on the day. Cherish their smiles. It
them learn to draw happiness from all
surrounding objects since there must be
sonic mixture of happiness in every thing
but sin. It was once said of a beautiful
woman, that from her childhood she had
ever spoken smiling, as if the heart poured
joy from the lips, and they turned it into
May 1 be forgiven for so repeatedly
pressing on mothers to wear the linia
incnls of cheerfulness ? "To be good
and disagreeable, is high treason against
tin; rovalitv of virtue," said a correct
moralist. How much is it to be depreca
ted, when piety, the t.nly found.nion of
true happiness, fails of making that joy
visible to the eye ! lis happiness is mc
lody of soul, the concord of our feelings
with the circumstances of our lot, the"
harmony id" the whole being with the will
ol our Creator, how dcsiiable that this
melody should produce the response of
sweet tones and a Finding countenance,
that even slight observers may be won by
the charms of its external symbols.
'cilli r of Tlirm.
The following laughable account of a'
duel is from a late uuubcr of Chtirla
"And Boyle, did von know Sir Ilany
"To be sure I did. Shall I ever forgt t
him, and his capital blunders, that kept
me laughing the whole, time I spent in
Ireland ? I was in the Jiouse when he
concluded a panegyric upon a fiicnd, by
calling him 'the father of the poor, and
uncle to Lord Donoughmore.' "
tf'He was the only man who could ren
der by a bull what it was impossible to
convey more correctly," said Power
"you have heard of his duel with Harry
'J oolcr ?"
'Never. Lei's hear it."
"It was a bull from beginning-to end.
Boyle took it into his head that Harrv
was a person with whom he had a serious
row in Cork. Harry, on the other hand,
mistook Boyle for old Cnplcs, whom lie '
had been pursuring w ith horse-whipping
intentions for sonic months ; they met in
Kildare street Club, and some little collo
quy satisfied them that they were right
in their conjectures': each 'party being so
eagerly ready to meet the views of the
"It never was a diflicult matter to find a
friend in Publin; and, to do them justice,
Irish seconds, generally speaking, are
perfectly free from any imputation upon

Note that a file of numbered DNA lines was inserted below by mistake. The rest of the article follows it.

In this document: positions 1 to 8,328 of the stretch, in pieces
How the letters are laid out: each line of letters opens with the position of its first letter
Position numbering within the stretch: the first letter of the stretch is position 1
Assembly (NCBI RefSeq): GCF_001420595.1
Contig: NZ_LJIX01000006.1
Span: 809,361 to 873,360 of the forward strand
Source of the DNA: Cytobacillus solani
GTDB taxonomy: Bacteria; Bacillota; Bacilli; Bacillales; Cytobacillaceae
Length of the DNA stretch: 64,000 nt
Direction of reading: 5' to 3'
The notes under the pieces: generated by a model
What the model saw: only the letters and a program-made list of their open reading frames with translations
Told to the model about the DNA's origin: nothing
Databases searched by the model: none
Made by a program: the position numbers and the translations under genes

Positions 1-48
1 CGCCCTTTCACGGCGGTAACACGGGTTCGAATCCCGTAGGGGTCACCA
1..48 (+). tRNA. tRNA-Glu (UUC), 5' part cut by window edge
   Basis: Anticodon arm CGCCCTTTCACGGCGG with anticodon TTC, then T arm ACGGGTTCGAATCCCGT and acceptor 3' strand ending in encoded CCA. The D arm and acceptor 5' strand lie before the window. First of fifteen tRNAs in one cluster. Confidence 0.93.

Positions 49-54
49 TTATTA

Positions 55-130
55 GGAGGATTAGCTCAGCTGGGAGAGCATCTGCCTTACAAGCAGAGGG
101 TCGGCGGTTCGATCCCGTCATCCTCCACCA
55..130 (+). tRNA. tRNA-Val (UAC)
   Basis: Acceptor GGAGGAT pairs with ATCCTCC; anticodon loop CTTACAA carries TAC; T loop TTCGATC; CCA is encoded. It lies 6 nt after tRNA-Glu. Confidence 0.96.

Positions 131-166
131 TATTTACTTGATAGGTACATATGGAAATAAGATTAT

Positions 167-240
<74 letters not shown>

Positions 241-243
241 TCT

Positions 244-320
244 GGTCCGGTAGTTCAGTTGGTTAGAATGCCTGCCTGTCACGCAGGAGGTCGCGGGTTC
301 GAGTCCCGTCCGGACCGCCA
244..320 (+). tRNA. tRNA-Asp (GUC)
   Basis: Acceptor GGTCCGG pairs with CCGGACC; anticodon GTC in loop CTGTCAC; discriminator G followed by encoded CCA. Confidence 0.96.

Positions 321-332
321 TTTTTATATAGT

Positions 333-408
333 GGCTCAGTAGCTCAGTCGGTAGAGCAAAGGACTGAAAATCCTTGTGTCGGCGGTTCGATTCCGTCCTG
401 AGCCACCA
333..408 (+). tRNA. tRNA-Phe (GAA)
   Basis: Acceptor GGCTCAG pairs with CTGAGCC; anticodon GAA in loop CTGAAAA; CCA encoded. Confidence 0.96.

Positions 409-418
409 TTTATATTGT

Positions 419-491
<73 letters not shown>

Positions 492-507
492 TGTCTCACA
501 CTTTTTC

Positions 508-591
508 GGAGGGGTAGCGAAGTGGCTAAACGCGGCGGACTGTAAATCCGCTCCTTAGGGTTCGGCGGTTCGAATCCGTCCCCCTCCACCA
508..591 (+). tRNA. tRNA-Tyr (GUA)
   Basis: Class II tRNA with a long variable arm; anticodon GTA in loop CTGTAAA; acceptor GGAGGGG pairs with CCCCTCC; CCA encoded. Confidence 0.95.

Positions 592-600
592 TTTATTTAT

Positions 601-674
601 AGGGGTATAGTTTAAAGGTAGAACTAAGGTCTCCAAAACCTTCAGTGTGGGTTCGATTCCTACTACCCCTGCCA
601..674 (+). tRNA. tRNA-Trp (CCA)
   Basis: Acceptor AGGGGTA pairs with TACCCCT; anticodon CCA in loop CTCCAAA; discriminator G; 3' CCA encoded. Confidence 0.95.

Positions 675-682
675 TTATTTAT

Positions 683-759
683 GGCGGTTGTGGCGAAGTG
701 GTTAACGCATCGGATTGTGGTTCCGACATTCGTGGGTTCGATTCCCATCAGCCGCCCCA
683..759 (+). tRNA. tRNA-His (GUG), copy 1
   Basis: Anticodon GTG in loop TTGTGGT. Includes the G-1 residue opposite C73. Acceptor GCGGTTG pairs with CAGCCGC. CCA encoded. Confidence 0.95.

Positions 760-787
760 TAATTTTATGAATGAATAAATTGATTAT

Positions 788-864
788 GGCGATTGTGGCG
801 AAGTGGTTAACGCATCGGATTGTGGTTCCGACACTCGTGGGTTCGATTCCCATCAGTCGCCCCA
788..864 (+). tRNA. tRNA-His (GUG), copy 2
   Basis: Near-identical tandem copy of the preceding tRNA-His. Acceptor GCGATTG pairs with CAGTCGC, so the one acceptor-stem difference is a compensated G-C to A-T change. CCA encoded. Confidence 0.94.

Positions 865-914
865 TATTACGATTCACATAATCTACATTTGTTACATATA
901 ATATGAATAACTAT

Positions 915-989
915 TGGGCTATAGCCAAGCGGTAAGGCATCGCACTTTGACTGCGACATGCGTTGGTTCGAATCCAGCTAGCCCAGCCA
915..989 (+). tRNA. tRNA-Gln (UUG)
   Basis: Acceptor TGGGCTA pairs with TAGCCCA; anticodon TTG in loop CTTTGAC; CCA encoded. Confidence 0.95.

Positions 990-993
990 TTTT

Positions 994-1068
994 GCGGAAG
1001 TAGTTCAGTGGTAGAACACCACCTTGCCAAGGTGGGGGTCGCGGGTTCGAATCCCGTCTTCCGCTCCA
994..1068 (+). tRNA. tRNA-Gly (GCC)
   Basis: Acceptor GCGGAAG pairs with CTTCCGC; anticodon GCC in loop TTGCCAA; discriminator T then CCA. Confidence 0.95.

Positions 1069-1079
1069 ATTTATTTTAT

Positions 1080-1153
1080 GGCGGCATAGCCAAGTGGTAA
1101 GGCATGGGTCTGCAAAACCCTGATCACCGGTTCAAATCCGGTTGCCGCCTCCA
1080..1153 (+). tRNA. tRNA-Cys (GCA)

the score of good breeding. No men
have less impertinent curiosity r.s to the
cause ;f ihe quarrel; wisely supposing
that the principals know their own affairs
best, they cautiously abstain from indul
ging any prying spirit, but proceed to
dischaige their functions as best they
may. Accordingly, Sir Harry and Dick
were set, as the phrase is, at twelve pa-
Ices; and to use hovie s own words, tor
I have heard him relate the story"
"'We blazed away, sir, for three
rounds. I put two in his hat, and one
in his neckcloth ; his shot went all through
the skirt of my coat.'
"'We'll spend the day here,' : said
Considiue, 'at this rale; couldn't you
manage to put them closer V
'And giie us a little more time in the
world,' says I.
'Exactly,' said Dick.
"Well, th y .moved us forward two
:M'1"' J"" " 1 lu Vtbvna
' " ,. . , ,
" '''' lJ'!f U,,,C WC.WCr0 car
we opportunity to scan caclt
oilier s laces ; welt, sir, 1 stared at nun,
, and he at inc. . .
i - What ;' said I. .. .
! 'El. ." said he. ' ,
" 'How 's this ' said I. , . , -
i 'You're not Billy Caples," tanl he.
i 'Devilal.it,' siiid I, 'nor I don't think
i you're; Archy He vino ; and faith, sir, to
it appeared; we were fighting away all
the morning for nothing, for tome how
il turned out 'iV U (ts neither rf n.
'1 liuc la Jri I .
Cr.tum, the celebrated Irish barrister,
was indefatigably industrious. Ho was
so anxious not to lose a moment in sleep,
which in his opinion ought to be devoted
lo study, that he contrived' singular ap
paratus to rouse hiiu reguhuly at day
break. A small cask filled with water
was pUccd over a basin, vyliich. stood on
a shell' immediately' above nia pillow, and,
the cock, of it was suiKcieutly turned to
fill the" hasm by day light ; so that if lie
did not r?se, the water flowed upon hi
person atid bedding.